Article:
Ohio: review

Ohio
Stephen Markley
Simon & Schuster (August 2018)

Stephen Markley’s novel Ohio follows four twenty-somethings (Class of 2004) back to their home town in Ohio shortly after Obama’s election. ohioChapters follow each character to New Canaan, giving their backstory with special attention to their high school years. New Canaan has been ravaged by the financial crisis and torn apart by the conflicts in the Iraq and Afghanistan. But despite the biblical name, this was no Promised Land. Life in New Canaan was man against man, neighbor against neighbor.

Bill Ashcroft, Stacey Moore, Dan Eaton, and Tina Ross each have their own dark reason for returning to town and one fateful night culminates in conflict. (That word ‘conflict’ is quite the understatement.) In some ways, the character’s stories can stand alone, a bit like the those in Elizabeth Strout’s work. But from childhood through high school and into the present, their lives–and a whole cast of hangers on–have woven together in inexplicable ways and Markley shows us the underside of the tapestry, all loose threads and knots.

Let me be blunt: this book was a difficult read. Markley touches on alcoholism and drug abuse, sexual violence, assault, eco-terrorism, and murder. The angst of a generation–born of economic disparity, family dysfunction, misogyny–is revealed in all its ugliness.

I began reading the book one night before bed and within the first fifty pages had read about a detailed description of a meth trip, a drug-fogged drive involving some sort of contraband, and a funeral with an empty casket–and all I could think was, “This is waaay too depressing. I’m not sure I can finish it.” Twenty-four hours later I turned the last page.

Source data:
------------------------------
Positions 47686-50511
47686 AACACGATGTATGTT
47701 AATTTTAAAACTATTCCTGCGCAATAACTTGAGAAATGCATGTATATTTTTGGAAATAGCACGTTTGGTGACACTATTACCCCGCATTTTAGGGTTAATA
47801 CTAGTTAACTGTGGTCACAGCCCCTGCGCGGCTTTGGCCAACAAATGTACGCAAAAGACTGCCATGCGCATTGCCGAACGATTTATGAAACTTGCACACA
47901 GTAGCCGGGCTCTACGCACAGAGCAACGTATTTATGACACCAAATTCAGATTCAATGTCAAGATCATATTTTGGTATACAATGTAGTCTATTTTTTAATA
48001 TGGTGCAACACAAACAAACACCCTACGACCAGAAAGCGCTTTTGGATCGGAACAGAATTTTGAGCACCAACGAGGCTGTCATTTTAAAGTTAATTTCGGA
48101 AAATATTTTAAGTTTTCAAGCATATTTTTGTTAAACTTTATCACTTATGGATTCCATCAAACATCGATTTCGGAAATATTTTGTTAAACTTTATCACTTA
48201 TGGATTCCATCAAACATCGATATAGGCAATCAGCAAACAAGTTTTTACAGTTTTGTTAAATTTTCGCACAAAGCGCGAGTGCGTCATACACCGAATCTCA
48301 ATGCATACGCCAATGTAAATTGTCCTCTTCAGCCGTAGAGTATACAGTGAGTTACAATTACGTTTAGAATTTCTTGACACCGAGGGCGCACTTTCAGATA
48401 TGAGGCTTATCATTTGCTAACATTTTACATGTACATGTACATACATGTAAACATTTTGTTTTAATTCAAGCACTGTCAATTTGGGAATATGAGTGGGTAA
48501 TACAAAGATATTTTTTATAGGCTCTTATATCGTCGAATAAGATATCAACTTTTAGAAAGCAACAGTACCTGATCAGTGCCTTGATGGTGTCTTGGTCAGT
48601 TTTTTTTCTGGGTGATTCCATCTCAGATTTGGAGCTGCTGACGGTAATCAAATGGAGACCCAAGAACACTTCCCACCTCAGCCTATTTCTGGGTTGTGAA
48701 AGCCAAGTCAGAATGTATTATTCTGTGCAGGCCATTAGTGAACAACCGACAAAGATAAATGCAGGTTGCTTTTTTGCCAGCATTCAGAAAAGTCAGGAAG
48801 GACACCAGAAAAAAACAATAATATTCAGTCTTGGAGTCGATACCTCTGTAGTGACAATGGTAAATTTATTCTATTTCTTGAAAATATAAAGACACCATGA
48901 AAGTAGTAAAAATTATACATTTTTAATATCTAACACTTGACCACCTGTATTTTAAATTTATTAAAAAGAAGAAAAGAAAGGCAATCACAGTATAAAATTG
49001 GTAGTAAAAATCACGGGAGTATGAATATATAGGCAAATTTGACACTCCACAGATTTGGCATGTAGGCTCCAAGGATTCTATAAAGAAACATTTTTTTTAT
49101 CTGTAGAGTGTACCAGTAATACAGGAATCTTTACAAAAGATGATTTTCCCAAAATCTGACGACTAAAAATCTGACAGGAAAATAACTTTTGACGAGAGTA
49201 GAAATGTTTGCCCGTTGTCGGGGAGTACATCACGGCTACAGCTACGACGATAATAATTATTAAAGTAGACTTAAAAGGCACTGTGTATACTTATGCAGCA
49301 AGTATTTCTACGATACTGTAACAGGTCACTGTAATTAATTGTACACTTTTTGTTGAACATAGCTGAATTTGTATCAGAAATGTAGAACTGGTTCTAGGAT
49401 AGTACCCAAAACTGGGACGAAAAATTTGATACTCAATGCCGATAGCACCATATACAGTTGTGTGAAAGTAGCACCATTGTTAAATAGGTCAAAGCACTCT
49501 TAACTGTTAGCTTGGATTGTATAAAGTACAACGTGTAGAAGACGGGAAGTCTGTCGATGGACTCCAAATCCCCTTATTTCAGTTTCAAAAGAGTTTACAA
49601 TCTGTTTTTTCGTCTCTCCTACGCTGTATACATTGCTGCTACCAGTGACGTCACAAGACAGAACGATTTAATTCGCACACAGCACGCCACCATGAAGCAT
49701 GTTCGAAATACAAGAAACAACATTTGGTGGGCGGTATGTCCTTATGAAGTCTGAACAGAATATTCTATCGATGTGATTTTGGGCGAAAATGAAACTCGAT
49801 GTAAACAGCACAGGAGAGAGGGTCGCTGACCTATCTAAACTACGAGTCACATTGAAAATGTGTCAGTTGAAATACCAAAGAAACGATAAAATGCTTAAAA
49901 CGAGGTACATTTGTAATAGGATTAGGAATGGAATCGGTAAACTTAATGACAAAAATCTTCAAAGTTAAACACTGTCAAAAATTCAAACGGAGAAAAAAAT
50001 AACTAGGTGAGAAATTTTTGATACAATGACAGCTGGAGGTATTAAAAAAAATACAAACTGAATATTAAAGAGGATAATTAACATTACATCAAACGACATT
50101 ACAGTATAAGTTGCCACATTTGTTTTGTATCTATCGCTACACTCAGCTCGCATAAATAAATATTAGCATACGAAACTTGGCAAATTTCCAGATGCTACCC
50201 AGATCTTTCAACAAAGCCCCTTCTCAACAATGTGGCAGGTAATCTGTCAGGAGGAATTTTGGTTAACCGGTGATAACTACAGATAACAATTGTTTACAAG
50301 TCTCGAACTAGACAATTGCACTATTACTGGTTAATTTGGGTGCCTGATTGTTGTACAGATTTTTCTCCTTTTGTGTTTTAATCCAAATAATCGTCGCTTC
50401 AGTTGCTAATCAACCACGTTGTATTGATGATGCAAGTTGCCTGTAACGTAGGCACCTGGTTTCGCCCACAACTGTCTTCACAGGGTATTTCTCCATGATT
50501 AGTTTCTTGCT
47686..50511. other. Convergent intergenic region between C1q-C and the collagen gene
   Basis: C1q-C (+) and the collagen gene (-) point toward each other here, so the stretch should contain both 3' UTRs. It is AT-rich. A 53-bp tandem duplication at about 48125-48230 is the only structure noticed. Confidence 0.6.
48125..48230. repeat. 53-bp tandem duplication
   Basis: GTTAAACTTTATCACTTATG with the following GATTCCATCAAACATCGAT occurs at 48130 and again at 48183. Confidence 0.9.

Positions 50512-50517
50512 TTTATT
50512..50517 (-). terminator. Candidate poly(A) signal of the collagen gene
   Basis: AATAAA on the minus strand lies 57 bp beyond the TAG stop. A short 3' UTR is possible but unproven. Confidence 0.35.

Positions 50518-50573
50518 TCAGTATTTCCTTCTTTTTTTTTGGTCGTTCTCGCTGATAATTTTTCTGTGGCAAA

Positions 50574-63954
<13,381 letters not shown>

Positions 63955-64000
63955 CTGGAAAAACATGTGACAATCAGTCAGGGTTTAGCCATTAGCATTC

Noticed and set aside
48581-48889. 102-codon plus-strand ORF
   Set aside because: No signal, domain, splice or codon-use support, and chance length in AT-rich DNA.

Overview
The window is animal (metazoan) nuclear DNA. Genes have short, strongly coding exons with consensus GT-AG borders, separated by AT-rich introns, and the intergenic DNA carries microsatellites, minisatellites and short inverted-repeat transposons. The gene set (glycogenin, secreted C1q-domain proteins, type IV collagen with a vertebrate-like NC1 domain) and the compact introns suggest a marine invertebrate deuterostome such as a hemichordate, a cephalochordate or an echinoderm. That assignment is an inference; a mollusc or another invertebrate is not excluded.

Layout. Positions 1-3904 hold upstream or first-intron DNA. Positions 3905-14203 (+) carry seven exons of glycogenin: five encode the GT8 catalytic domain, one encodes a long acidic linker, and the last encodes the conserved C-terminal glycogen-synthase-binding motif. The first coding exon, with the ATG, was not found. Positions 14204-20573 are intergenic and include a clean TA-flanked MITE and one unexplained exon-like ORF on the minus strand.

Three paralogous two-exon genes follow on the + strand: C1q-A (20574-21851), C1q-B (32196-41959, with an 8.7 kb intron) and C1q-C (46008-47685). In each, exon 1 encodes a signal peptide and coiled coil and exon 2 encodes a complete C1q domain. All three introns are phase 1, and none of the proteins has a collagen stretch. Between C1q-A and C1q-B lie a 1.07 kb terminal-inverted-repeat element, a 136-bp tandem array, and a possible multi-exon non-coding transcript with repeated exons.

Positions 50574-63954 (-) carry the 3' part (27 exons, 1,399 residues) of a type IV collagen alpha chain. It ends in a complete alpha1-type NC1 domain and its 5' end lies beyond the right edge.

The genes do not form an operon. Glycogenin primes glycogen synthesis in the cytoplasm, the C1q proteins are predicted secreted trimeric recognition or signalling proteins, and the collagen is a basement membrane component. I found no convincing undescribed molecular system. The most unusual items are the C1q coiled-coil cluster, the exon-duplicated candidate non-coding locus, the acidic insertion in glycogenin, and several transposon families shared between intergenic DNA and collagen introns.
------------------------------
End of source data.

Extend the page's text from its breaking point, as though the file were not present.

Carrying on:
Nearly two years ago I read J.D. Vance’s Hillbilly Elegy, a raw look at the same time and place, told through the eyes of Vance who had overcome his circumstances–and escaped. While it was an intriguing read, it didn’t touch me quite like Ohio did. There is something about fiction that cuts deep.

So read Ohio … but be prepared to have your quiet world shaken.

Three Things About Elsie: review

Three Things About Elsie
Joanna Cannon
Scribner (2018)

“Everyone’s life has a secret, somethings they never talk about. Everyone has words they keep to themselves. It’s what you do with your secret that really matters. Do you drag it behind you forever, like a difficult suitcase, or do you find someone to tell?”

three things about elsieJoanna Cannon’s first novel The Trouble With Sheeps and Goats was a delight–Cannon’s insight into the hearts and minds of little girls and her portrayal of the rough waters of family life was spot-on.  Her second novel, Three Things About Elsie, gives us a glimpse into the heart and mind of Florence, resident of Cherry Tree assisted living, and in this book it’s the rough waters of aging that she explores.